Pregnant women have lots of questions regarding what they can do and what not when pregnant. Thus, they want to know if they can boat? Go tubing? While pregnant. What are the risks or precautions to be taken, and so on?
First and foremost, one needs to understand that pregnancy is not a disease, and thus it should not be treated like one. Hence, pregnancy does not mean giving up all the activities. Instead, it is something that must be celebrated, but in the right way.
Though it is not a disease, but neither is it a regular physiological state. Making things further complicated are the many changes that occur during the pregnancy, both in the womb and in a female body.
As a result, it is a very dynamic process. So, let’s say a pregnancy of 20 days differs significantly from a pregnancy of 200 days.
Can you go tubing while pregnant?
The answer here depends on the kind of tubing that is under discussion. Tubing is a recreational activity loved by many. Some may do it regularly, especially if they live near the river, lake, or sea.
Others may do it casually during holidays. Tubing is about sitting on a tube and being towed by a boat or other kind of watercraft.
Tubing may be slow, like that on a lazy river. However, in most cases, when people talk about tubing, they mean tubing at high speed, perhaps being towed by a speed boat. So, the answer there would be “No”. Most kinds of tubing would pose a significant threat of miscarriage, trauma, or preterm birth.
Tubing is a very dynamic activity, and traumas during tubing are not rare. However, pregnancy is not a condition when one wants to expose her body to such a risk, even if the risk is minimal.
Tubing and early pregnancy
Here it is vital to understand that the risk would depend on many factors, but it would particularly depend on the length of the pregnancy.
Women tend to be quite careless in the early stages of pregnancy. It is true that, for many, the first few weeks are tough due to pregnancy-related toxicity. However, that is not always true.
Many women learn about their pregnancy only with the help of a pregnancy test, as they do not have many other signs. Thus, many women tend to be careless during the first few weeks.
If there is no early toxicity, one may ask that could be a possible risk for a person just a few weeks pregnant and a fetus is just a size of a pea? In such a case, one should remember that early days are the high-risk days. Studies show that almost 80% of all miscarriages occur in the first trimester.
It means that one should start taking precautions from the very early days of pregnancy. It means avoiding jerky motions, lifting heavy weights, traveling at high speeds, participating in adventure sports, and so on.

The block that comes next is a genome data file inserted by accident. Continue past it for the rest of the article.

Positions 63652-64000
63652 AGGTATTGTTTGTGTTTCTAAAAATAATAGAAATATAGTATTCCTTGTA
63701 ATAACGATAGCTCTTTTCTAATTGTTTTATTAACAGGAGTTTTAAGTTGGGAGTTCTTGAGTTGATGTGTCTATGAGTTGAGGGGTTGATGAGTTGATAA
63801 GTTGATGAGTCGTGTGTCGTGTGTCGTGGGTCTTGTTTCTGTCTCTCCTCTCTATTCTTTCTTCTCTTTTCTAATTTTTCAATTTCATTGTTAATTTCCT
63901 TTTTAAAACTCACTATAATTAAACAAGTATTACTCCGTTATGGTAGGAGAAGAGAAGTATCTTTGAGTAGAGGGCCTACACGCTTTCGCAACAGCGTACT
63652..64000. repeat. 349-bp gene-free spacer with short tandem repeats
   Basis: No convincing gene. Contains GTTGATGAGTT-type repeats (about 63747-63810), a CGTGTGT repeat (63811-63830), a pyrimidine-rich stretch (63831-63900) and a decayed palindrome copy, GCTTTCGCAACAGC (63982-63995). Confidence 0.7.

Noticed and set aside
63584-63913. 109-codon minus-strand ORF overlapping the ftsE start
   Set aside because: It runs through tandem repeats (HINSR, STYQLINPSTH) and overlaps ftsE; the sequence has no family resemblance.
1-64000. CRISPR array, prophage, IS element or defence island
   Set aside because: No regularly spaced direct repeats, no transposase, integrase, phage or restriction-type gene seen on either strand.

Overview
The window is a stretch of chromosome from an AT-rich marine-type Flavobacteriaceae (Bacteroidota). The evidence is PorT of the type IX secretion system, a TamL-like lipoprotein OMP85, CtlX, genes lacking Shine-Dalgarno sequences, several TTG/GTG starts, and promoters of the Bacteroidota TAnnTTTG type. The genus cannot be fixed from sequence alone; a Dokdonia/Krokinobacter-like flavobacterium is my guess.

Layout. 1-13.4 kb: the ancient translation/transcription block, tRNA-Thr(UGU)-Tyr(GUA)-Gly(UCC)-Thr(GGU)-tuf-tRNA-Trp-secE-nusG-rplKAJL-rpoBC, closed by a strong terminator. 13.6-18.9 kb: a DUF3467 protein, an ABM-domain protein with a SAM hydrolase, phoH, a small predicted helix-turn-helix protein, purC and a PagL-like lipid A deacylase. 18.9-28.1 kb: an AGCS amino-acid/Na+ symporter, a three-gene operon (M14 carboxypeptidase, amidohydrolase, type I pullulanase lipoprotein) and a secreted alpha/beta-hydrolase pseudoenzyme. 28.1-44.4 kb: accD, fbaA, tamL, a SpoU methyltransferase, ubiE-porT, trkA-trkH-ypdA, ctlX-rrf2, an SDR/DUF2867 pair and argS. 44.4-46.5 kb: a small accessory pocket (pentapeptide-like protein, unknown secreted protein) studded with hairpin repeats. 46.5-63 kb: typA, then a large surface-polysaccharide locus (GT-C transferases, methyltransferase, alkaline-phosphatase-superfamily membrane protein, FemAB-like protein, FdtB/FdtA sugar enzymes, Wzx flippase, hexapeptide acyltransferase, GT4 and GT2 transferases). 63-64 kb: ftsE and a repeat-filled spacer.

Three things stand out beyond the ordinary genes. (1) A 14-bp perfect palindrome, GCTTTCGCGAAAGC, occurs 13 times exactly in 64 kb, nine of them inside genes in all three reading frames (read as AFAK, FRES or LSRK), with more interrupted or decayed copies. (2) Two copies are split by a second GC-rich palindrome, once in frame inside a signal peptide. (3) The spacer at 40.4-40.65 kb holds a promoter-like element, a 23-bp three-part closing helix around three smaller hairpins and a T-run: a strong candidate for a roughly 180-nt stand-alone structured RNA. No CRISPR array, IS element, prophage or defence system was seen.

One needs to be careful from day one. Thus, tubing at high speed is a big no, even if someone has learned about pregnancy just a few days back.
Tubing and later stages of pregnancy
In the second stage of pregnancy, many women are likely to become careless. Most things might be going well at this stage, and early signs of toxicity are over. However, during this period fetus is growing fast, and thus, swift motion is still not allowed.
Finally, in the third-trimester bump is already quite large. It means that there is a significant risk of trauma due to a direct hit. Moreover, many women struggle to stay steady due to increased body weight. Thus, it is very important to avoid jerky motions and falls at this stage. This may cause many complications or preterm birth and other issues.
Additionally, the third trimester poses another challenge as maternity life jackets do not exist. It means that those who are not good at swimming should better stay away from such activities in which the risk of drowning is relatively high.
Of course, what pregnant women can do during most of the pregnancy is they can just enjoy boating. But, of course, one should still get a green light from a doctor.
In some high-risk pregnancies, extreme precaution needs to be practiced at almost every stage of pregnancy.
Generally, during pregnancy, one can also enjoy sailing and kayaking, but again, one should take all the safety measures, including wearing a life jacket.
To sum up, pregnancy is not a reason to give up physical activities. On the contrary, studies show that women who stay active during most of their pregnancy are less likely to have issues during the later stages of pregnancy.
In addition, physically active women are also less likely to have problems when giving birth, as they have stronger pelvic muscles.
However, not every kind of physical activity is good during pregnancy. Any activity which involves speed, risk of accidents, and jerky motion, must be avoided.
Thus, one can engage in slow tubing, but if a power boat is towing the tube, then it should be avoided. Hence, lazy tubing at a slow speed is safe, but not if the tube is being towed at high speed.
So, if you love water activities or water sports, you can still enjoy most of these activities. However, one just needs to practice some cautions. One needs to give up some of the activities like white water rafting, tubing using a speed boat, and so on.
But, one can enjoy swimming, sailing, boating, kayaking, going on a cruise, and other water activities. But, of course, one must take some additional precautions.